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What is the usefulness of comparing human language with other communication systems? How similar (or not) are systems of animal communication to human language?

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Introduction

What is the usefulness of comparing human language with other communication systems? How similar (or not) are systems of animal communication to human language? When comparing language systems and communications systems, one must look at the different stages of language development; when the utterance of words becomes more advanced and the individual has an autonomous control of language that they can use in a meaningful way. Language is a series of signals with structural properties that, mostly, fall into phonological, syntactical and semantic categories. It is useful to compare communication system with language, as it tells us about human abilities, genetic structures of the brain, and how humans develop cognitively from childhood in relation to other species. Equally, the similarities between human language and animal communication can highlight a lot about the intelligence of many species, however, despite the close comparisons, the contrasts highlight crucial advantages that humans have over animals in terms of language ability. If we are to compare human language with other communication systems, we first of all need to define what is meant by the term ?language?. This is a difficult enough task in itself, causing a fair amount of controversy about what the essential components of a language are ? even if an individual is able to utter a grammatically correct and coherent sentence, if they are merely parroting, does this mean they are communicating using a language? Even when humans have experimented with teaching animals to use language (such as chimpanzees, dolphins, dogs), the results, no matter how ?successful?, have told us nothing about the innate ability of the animal. Although they may be intelligent enough to learn communicative skills taught by humans, it is a slightly artificial activity and approach to animals using language. ...read more.

Middle

Yet, it can tell us about what the missing links may be within the brain, which allows humans to retain and utilise language. For example, a patient may be unable to retrieve a specific word in their sentence, yet is able to describe the word and offer semantic references, such as ?feathered swimmer? and ?quack? for the word ?duck?. Upon analysing this, it is possible to see the coherence of syntax and application of a grammatical structure, but a delayed ability of semantic references. In light of how much we can learn from comparing human language to animal communication, it would be useful to look at the similarities between the two. Having already defined the term ?language? by identifying the key characteristics, we should be reminded of Hockett?s (1963) emphasis on human language?s criteria of interchangeability and complete feedback. Therefore, it is important to distinguish animal mimicry from the ?true? use of a language. There is a difference between understanding the meaning of language (such as the baby chimp, Gua, who was researched by Kellog in 1933)[5], and the ability to use a language. The latter is notably inhibited by all animals (in terms of vocalised language), as they do not physically have a developed enough oral tracts to produce some sounds used within human language. Even chimpanzees ? who have proved to be the most promising in learning human language ? have poor articulation skills. However, when we look at the communication systems of other animals, it is possible to identify some of the elements of human language. Specialization appears in the communication and behaviour of birds and fish (such as baby birds chirping and opening their mouths to be fed by their parent). ...read more.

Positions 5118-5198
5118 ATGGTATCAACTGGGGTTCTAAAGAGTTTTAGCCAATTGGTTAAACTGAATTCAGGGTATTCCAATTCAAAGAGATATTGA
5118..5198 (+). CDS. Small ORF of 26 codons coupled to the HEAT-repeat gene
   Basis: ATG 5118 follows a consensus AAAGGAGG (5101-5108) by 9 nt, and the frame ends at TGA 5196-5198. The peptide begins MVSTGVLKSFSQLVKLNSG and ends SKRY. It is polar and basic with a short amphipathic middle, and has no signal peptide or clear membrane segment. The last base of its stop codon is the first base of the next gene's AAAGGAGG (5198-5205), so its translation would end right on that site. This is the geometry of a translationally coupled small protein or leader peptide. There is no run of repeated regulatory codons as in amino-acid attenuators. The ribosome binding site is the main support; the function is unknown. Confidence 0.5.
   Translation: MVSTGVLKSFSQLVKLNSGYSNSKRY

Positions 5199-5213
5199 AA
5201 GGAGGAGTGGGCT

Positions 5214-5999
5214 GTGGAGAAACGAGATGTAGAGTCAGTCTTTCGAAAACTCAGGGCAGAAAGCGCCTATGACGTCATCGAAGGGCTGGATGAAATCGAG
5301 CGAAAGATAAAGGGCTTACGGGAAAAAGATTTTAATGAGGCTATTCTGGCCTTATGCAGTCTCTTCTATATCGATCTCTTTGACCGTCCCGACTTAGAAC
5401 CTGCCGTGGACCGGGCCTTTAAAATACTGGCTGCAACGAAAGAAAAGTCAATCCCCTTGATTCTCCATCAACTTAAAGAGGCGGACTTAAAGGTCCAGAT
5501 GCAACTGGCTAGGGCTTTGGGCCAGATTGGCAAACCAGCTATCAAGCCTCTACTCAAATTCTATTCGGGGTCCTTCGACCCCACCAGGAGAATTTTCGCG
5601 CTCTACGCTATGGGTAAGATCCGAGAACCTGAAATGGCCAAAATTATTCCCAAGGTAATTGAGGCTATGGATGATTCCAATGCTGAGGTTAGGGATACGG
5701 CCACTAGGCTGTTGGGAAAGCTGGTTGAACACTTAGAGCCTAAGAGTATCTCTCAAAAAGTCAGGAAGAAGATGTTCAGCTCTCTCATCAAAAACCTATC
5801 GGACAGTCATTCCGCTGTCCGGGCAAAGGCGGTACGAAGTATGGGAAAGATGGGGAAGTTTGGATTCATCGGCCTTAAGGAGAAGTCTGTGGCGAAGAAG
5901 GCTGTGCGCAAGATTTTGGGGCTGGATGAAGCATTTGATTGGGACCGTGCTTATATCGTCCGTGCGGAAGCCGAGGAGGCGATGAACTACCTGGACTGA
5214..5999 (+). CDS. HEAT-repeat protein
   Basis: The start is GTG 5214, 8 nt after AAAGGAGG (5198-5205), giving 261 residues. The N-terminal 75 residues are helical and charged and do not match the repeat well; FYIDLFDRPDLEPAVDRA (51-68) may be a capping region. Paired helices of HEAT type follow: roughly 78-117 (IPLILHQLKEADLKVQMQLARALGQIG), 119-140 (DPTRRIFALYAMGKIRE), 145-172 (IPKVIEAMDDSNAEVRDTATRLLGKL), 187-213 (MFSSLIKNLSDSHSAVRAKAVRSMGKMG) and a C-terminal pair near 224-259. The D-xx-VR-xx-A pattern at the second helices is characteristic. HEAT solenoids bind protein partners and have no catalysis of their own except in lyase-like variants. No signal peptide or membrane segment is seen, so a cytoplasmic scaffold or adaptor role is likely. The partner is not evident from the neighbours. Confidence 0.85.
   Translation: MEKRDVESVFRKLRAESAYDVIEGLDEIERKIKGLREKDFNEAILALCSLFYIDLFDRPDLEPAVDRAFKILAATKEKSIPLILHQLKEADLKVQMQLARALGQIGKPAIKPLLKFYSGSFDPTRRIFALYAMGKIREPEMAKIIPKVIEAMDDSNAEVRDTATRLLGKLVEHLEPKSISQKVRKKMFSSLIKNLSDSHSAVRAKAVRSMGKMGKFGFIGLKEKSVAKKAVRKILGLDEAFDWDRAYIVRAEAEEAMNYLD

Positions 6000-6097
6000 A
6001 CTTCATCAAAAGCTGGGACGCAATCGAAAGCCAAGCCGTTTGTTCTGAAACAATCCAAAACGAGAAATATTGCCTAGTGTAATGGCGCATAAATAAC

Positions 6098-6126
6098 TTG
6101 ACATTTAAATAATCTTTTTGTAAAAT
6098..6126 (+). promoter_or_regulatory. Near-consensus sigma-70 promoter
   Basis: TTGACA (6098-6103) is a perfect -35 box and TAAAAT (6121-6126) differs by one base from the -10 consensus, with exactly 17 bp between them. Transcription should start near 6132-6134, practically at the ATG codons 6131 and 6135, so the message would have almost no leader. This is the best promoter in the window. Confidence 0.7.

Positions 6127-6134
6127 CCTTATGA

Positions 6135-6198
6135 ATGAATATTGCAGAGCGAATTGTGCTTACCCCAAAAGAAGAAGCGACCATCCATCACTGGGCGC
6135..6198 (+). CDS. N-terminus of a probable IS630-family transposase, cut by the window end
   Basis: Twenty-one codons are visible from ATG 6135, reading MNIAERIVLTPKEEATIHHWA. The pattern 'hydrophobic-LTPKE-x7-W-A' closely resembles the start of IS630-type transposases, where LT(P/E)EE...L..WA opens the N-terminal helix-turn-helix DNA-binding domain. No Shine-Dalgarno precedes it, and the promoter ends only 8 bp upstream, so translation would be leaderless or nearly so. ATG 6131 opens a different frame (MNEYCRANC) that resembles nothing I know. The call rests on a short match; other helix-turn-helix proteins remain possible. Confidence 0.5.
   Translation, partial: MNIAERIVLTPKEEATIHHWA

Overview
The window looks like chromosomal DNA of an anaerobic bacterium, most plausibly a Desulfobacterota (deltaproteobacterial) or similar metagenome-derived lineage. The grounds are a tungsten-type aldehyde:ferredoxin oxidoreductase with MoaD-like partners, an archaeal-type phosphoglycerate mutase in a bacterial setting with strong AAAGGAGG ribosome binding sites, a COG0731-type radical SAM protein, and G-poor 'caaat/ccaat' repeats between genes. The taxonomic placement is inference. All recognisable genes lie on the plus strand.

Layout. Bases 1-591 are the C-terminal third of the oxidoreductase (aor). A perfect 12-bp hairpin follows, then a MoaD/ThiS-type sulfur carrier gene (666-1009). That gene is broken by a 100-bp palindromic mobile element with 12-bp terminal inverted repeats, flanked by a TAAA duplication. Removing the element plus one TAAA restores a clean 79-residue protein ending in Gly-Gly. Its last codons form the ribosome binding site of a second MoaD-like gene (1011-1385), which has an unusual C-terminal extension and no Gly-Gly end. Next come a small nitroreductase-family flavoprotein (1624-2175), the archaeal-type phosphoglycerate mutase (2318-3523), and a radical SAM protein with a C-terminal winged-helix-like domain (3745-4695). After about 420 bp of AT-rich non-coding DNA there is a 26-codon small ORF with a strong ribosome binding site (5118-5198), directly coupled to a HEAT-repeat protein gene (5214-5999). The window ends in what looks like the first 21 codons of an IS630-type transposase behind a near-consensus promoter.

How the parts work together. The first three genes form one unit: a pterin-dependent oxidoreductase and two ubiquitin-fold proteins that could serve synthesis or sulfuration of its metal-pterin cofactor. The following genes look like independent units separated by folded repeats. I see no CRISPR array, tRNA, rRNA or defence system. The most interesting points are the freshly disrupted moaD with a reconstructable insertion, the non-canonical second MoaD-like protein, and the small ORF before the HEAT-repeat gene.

Conclusion

There is no need to compare and contrast the advantages and characteristics of this trait with other species. Despite this, it is interesting to observe the extent to which animals participate in this ?human? trait of language. From definitions and theory to active research, we can conclude that some animals are capable of working with the rudimentary characteristics of human language. Yet there is a lot to be said for the fact that no other animals are predisposed to work with language ? teaching human language to animals is a somewhat unnatural experience. Just as birds have an innate disposition towards one type of song. Therefore the ease with which we acquire language suggest we are innately programmed to do so, which does not compare fully with animal communication. ________________ [1] Charles F. Hockett (1958), A course In Modern Linguistics, ch.64 ?Man?s place in nature? (New York: Macmillan) [2] Example taken from J. Aitchison (1989), The Articulate Mammal, ch.2 ?Animals that try to talk? (London: Unwin Hyman Ltd.) [3] Ed. by John Lyons (1970), New Horizons in Linguistics 1, ?The biology of communication in man and animals? J. Marshall , page 239-240 (Great Britain: Watson & Viney [4] J. Aitchison (1989), The Articulate Mammal, ch.2 ?Animals that try to talk? (London: Unwin Hyman Ltd.) [5] J. Aitchison (1989), The Articulate Mammal, ch.2 ?Animals that try to talk? (London: Unwin Hyman Ltd.) [6] Charles F. Hockett (1958), A course In Modern Linguistics, ch.64 ?Man?s place in nature? (New York: Macmillan) [7] Example taken from Charles F. Hockett (1958), A course In Modern Linguistics, ch.64 ?Man?s place in nature? (New York: Macmillan) [8] Steven Pinker (1994), The Language Instinct: The New Science of Language and Mind, ch. 11(USA: HarperCollins Publisher) ...read more.

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